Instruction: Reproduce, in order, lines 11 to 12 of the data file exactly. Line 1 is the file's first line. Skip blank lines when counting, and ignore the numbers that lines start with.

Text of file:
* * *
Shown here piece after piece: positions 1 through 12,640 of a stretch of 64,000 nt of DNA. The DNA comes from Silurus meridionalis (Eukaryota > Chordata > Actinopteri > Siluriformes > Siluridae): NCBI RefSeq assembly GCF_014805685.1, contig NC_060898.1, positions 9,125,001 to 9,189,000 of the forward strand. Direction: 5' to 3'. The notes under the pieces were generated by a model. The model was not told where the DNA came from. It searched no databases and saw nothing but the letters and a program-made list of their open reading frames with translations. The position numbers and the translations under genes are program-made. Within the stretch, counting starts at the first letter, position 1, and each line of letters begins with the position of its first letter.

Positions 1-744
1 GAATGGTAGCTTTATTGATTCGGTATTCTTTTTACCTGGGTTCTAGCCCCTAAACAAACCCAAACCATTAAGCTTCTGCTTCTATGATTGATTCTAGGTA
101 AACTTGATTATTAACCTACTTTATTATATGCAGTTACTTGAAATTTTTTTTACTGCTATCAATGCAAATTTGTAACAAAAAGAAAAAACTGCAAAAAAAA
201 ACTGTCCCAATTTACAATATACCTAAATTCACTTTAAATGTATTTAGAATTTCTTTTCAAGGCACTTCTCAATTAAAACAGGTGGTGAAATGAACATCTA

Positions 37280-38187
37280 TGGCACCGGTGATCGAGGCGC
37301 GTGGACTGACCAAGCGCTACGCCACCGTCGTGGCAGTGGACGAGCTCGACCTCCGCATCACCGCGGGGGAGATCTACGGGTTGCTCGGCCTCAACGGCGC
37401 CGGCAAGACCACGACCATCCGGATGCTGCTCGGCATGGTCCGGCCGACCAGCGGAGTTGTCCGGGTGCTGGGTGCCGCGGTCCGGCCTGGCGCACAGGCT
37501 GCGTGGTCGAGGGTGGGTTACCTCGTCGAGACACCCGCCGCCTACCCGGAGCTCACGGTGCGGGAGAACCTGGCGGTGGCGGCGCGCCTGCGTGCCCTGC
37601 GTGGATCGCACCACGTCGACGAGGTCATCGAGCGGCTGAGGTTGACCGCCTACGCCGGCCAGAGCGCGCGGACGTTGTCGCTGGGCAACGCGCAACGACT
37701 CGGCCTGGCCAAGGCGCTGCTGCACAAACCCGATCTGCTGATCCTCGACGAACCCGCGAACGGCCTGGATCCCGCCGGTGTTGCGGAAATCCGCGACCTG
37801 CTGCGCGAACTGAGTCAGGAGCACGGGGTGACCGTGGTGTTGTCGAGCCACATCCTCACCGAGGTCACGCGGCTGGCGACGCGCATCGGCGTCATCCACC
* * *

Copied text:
37601 GTGGATCGCACCACGTCGACGAGGTCATCGAGCGGCTGAGGTTGACCGCCTACGCCGGCCAGAGCGCGCGGACGTTGTCGCTGGGCAACGCGCAACGACT
37701 CGGCCTGGCCAAGGCGCTGCTGCACAAACCCGATCTGCTGATCCTCGACGAACCCGCGAACGGCCTGGATCCCGCCGGTGTTGCGGAAATCCGCGACCTG